Here is an excerpt from my soon to be self-published book having to do with WNC culture and heritage: Billy Ray's Chevrolet - and Other Writings and Photographs from a Southern Appalachian Valley.
Billy Ray's Chevrolet
The 1953 Chevrolet truck had been parked in the same place for many years in a yard just past Lower Grassy Branch beside Riceville Road. I had seen it countless times on my trips in and out of the valley. This trip I pulled into the yard and stepped out into snow flurries and a cold February wind. A closer examination of the truck revealed much more of its history than a passing glance allowed. The fenders and running boards were black, while the rest of the body was red, and I wondered how many trucks had come together over the years as one. A bulldog ornament from an old Mack semi stood atop the hood in a frozen leap forward. The aged glass in the driver’s door was cracked, and it was glazed around the edges. The weathered wooden bed bore the marks left behind by payloads long forgotten.
A small brown house stood a few feet away. It looked as if no one was home, except for smoke billowing out of a grey cinder-block chimney. An accordion-style gate was latched at the entrance to the porch. I unlatched it, walked to the front door and knocked. After a few moments I heard the door separate from the weather stripping. My friend Jonathan had told me earlier on the telephone that his uncle Billy—Bill Ray—would answer.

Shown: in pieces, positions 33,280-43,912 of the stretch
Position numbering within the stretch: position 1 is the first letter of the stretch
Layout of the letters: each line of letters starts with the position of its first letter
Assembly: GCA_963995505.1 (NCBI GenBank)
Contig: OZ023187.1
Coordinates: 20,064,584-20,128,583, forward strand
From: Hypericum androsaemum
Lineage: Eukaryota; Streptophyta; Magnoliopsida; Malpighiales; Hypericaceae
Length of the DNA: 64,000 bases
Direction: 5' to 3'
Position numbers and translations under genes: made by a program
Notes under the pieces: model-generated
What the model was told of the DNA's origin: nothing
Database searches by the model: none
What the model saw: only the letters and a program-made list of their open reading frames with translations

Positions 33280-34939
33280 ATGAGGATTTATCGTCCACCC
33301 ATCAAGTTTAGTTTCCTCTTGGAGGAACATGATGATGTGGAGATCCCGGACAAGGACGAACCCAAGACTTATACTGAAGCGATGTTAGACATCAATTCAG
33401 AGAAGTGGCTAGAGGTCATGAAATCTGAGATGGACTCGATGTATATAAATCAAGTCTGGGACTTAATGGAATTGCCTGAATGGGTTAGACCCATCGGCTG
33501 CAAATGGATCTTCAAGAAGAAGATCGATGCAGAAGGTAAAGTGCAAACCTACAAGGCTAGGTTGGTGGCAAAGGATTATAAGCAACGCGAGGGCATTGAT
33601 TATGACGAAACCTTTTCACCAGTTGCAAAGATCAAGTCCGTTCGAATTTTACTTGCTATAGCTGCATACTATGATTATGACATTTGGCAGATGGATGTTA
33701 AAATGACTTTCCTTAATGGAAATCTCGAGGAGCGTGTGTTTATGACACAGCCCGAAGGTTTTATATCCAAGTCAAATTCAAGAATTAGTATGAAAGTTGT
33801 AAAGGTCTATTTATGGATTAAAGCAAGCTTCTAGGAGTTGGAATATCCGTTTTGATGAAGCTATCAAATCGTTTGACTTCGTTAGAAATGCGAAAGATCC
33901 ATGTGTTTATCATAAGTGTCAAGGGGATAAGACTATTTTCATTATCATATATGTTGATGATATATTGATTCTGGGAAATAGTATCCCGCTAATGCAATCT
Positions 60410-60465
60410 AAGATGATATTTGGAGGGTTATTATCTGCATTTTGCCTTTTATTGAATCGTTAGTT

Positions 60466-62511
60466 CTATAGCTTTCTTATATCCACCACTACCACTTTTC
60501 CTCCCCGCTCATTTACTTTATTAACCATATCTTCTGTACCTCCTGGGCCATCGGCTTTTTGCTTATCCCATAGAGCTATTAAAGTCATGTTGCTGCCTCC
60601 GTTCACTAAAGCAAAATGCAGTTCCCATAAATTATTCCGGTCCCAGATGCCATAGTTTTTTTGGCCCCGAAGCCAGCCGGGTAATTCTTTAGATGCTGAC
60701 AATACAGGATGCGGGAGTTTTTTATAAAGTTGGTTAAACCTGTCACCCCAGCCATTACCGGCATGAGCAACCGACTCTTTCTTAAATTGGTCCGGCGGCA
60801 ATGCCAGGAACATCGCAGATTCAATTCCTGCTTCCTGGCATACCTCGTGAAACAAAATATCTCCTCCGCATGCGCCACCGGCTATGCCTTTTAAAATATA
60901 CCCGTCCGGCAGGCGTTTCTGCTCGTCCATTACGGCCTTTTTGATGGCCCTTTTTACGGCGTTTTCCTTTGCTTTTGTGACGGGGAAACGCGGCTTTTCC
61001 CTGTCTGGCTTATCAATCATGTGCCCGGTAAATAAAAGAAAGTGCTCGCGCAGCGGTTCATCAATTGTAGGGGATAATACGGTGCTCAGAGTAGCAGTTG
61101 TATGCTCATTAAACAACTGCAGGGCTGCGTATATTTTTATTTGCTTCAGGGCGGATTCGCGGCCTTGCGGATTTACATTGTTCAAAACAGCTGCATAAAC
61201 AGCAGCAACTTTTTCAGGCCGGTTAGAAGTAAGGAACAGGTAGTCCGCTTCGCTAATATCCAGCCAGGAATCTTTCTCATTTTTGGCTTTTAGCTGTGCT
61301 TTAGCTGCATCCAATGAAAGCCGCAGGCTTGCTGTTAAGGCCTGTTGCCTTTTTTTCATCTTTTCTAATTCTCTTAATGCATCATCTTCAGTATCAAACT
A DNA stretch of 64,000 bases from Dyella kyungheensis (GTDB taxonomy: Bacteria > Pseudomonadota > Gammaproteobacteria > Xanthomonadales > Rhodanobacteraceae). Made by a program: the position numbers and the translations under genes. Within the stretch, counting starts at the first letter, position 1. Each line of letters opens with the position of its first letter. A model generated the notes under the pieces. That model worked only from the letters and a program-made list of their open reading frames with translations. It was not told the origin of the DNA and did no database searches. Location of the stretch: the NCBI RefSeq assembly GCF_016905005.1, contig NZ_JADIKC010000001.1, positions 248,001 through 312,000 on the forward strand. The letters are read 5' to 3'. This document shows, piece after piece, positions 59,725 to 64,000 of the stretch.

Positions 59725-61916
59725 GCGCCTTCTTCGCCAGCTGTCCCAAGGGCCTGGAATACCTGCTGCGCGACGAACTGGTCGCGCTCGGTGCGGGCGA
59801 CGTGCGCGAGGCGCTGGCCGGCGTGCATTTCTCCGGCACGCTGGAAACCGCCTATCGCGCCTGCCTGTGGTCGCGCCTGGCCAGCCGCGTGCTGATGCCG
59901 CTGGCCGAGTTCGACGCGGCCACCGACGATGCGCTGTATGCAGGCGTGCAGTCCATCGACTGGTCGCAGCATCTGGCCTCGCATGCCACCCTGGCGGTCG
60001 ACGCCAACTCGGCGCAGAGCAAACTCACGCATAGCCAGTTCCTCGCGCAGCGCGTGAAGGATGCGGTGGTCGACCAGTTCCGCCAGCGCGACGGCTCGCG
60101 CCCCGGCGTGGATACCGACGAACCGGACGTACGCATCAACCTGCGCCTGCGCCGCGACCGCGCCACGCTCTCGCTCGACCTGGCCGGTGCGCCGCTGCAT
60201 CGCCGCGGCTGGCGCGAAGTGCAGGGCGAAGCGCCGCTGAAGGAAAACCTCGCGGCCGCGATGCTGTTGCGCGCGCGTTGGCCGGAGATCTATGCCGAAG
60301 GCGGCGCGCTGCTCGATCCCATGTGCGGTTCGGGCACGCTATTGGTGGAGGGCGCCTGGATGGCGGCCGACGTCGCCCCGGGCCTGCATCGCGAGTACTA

“Yes, come in,” said the tall and thin old man, with no hesitation. He seemed pleased to have a visitor.
I introduced myself as I entered. For a moment or two I basked in the waves of wood-stove heat, but quickly it became too warm for me. The stove sat in a nook at the front of the house, a little box of a room with old family photographs encircling it, displayed on shelves mounted to the wall about six feet up. The pictures reached far back into the 20th Century, at least to the 1930s. An electric fan, new by comparison, sat by the stove blowing the hot air into the sitting room.
I remained standing, but Bill sat in one of a pair of chairs that had stout pine frames and arms, and plaid cushions. The walls were yellowy. A walker stood before his chair and a cane leaned against the wall. A small desk averted my eyes for a moment. The incandescent light filtered by old lampshades made the room look like a grainy, faded color photograph.
The reason I stopped by, I explained, was that I’d often seen his truck sitting there and would like to photograph it, if he wouldn’t mind.
He told me I was welcome, said his wife loved that old truck and he couldn’t bring himself to get rid of it. She’d passed away eight years earlier.
“I put Christmas lights on it again this year. The neighbors love that,” he said. I wished to myself that I’d seen it.
He told me to stop by and take photographs any time. “If I’m not home, that’s alright,” he said. “Take as many as you want.”